Give complete read access to a service while running it under its own account

Hello,

I'm using the Duplicati AUR package to perform my backup tasks, but I believe my question is more general as it basically boils down to user rights.
The Duplicati package provides a unit file that starts the service that handles the backup engine, and that process runs under the duplicati user.
In the set of folders that I want to backup, I have added my home folder (/home/obones) the common user files (/files) and the entire /etc tree as I'd rather not loose the configuration of various system elements.

While this works fine for most elements, the service complains that it cannot access my home folder and a few items inside /etc

Looking at the access rights for my home folder, it makes perfect sense because it is set to drwx------ which clearly means that the duplicati user cannot read anything in here.

I could edit the service file to have the process run under the root account, but I'm not too happy giving the keys of the castle to a service.
Further to this, I appreciate having the ability to identify which files were created/modified by the engine during its work by simply looking at files created/owned by the duplicati user.

Would there be a way to give the duplicati user super powers while keeping from being able to modify anything but its own files?

I have read about capability bounding sets on the fail2ban wiki page here: https://wiki.archlinux.org/index.php/Fail2ban#Service_hardening
But I'm not sure I could use those options to do the opposite of what's described in the page, that is give more powers to a given user/process.

Thanks a lot for any suggestion.

Not that I know of.

Your options:

  1. Run the service as your own user
  2. Allow group read-access to your files and add the service user to that group
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I would suggest the same as @jonathon.
I wonder what does duplicati manual suggest about backup methods.
Isn't it possible to have more than one backup profiles/sets? One for system, one for user (on user demand)?
What about restoring? Should "system" handle user (private) data.
Don't forget Linux is multi-user designed, no matter how one uses it. Think big! :laughing:

Edit: now I've got it!

This is a Windows user "bug".
If duplicati is designed so as having a service to do system-wide (+users) data, then be it.
It can be a wonder or hesitation if it was closed source.
In Open Source, think of it like "YOU created that program". Would you wonder about yourself? :wink:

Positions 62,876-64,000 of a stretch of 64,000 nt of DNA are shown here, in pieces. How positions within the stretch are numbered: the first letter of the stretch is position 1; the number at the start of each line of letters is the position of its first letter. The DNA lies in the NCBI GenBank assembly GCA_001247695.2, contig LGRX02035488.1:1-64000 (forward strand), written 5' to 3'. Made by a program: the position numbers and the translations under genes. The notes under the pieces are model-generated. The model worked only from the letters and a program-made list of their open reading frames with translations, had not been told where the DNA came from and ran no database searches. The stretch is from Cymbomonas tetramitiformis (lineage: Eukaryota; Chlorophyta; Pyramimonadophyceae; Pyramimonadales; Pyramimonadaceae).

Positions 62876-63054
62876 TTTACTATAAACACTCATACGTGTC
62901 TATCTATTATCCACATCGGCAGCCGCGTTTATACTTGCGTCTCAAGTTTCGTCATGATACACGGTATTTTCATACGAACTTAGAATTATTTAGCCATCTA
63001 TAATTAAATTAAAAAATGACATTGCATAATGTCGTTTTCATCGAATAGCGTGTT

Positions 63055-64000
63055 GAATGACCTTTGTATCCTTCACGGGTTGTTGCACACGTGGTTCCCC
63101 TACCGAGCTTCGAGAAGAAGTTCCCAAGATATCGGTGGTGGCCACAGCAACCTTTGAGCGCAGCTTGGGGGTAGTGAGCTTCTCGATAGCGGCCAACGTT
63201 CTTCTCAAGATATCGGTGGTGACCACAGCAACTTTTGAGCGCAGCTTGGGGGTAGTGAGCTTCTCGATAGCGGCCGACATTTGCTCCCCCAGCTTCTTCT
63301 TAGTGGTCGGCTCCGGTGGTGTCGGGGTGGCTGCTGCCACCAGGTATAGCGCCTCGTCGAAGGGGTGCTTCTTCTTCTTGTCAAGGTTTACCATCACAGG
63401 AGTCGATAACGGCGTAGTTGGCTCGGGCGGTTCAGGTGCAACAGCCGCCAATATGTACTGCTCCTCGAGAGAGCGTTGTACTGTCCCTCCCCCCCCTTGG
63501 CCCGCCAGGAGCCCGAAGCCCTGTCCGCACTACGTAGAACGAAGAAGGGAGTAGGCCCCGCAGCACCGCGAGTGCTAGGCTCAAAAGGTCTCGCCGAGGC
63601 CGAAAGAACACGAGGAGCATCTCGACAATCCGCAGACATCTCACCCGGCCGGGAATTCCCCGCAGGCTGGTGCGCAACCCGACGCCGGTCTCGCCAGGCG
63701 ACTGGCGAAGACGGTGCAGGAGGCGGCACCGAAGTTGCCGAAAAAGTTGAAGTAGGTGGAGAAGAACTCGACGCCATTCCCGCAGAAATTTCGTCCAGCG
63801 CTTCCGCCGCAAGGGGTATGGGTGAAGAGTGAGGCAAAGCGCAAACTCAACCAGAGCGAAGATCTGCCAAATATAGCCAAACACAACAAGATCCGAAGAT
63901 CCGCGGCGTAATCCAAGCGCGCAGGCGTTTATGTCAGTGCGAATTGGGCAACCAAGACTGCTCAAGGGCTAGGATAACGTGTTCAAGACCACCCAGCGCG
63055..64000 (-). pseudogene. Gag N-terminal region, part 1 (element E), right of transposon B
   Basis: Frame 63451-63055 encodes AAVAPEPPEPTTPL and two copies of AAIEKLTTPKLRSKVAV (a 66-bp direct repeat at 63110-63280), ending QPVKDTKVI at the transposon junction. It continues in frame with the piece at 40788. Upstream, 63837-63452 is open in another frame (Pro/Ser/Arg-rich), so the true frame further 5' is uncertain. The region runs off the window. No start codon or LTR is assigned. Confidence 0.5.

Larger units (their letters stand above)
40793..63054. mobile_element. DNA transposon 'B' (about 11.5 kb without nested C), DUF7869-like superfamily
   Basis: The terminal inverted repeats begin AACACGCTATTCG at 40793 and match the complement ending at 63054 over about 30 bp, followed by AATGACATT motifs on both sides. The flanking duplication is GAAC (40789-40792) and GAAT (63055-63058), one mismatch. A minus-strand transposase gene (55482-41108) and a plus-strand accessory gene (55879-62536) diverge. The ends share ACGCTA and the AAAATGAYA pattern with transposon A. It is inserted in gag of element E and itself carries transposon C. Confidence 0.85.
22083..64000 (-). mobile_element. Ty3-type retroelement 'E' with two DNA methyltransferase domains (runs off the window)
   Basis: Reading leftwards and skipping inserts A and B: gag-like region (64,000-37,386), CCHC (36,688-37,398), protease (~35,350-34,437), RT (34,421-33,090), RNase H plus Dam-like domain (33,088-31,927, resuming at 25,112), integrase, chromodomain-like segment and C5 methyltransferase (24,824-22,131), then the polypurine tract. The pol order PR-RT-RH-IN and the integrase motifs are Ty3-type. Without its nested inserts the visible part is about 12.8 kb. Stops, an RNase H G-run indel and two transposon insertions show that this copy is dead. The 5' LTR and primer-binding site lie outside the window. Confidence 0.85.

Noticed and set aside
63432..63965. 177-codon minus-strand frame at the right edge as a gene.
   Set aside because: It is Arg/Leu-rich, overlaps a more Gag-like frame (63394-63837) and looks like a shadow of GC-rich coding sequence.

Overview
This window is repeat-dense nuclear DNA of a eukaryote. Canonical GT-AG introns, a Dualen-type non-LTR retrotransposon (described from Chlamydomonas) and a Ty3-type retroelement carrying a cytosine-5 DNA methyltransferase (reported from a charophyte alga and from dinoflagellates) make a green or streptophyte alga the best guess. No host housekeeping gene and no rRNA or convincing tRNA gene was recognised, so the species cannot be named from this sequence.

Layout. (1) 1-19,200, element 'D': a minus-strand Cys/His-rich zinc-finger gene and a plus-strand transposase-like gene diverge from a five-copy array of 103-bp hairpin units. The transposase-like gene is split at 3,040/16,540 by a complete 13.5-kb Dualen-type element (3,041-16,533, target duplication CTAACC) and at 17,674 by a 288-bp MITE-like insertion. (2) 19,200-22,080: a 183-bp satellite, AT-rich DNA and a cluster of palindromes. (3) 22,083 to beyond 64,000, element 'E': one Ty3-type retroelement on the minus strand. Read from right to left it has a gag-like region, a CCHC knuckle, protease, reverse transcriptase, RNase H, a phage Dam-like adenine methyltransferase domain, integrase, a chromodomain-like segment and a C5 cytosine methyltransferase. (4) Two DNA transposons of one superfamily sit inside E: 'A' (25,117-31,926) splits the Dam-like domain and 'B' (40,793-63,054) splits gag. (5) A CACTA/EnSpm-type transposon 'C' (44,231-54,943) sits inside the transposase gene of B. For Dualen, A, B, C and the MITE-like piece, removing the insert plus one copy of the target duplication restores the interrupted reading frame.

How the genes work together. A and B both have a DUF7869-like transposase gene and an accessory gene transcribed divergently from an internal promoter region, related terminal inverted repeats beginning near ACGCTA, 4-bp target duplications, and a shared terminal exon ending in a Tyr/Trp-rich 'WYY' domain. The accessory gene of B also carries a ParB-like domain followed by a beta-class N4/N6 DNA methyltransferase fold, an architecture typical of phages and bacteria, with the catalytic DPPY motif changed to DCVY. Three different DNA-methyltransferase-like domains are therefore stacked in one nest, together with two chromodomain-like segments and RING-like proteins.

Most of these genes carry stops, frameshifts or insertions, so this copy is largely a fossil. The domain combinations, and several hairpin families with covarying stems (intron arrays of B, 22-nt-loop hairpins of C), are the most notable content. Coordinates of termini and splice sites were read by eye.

Well, this may be a "Windows user bug", but I'm not the only one thinking like this as can be seen on the above mentionned Fail2Ban wiki page.

As to the original issue, I actually solved it with the help of an ACL applied recursively on the /home/obones folder that gives read access to the duplicati user.

I know, I know... There are a lot out there :rofl: . But still a "bug", in a matter of speaking :wink:

Please give a full feedback on this. It's a case that might be needed from other users and in several different cases.

Edit: BTW, this is the proper way of doing it and should be in the program's manual/instructions.

What do you mean by that? I should suggest an edit on the wiki page?

Using ACL capabilities is powerfull, you can do a lot of fine-tuning in the security setup for personal customizing. But it's complicated and not many "normal" users are really using it, except from specific workarounds like making sddm read the user folder face.ico to present user's picture (when not using system setting).

It would be adding an example of ACL usage, if you describe your solution.
Then, we may add a Tutorial or wiki for that. :wink:

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What @petsam means is it's great you solved your issue by editing your ACL, but other than yourself no one else knows the details on how this was accomplished.

If you open a help thread on the forum and solicit assistance you should be prepared to give a detailed step by step write up on how to you fixed your issue if you find a solution.

The forum is for all users benefit not just there for one person to get help on an individual issue. It's major benefit is as a knowledge repository for all Manjaro users. You should always document any solution in a thorough manner on the forum.

It benefits all users that way, and may even help you again in the future when you forget the exact details on how you accomplished something in the past.

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Well, actually, it's quite easy to do, it takes only two commands. The first one gives access to existing files:

setfacl -P -R -m u:duplicati:r-X /home/obones/

then the second one sets a "default" ACL so that when new folders/files are created, they get the ACL:

setfacl -P -R -dm u:duplicati:r-X /home/obones/

I found this by reading the wiki page on ACLs here: https://wiki.archlinux.org/index.php/Access_Control_Lists

Now, the "default" one may not be required if one is using a scheduled task to perform the backup. In that case, calling the first command before any backup is started is good enough.

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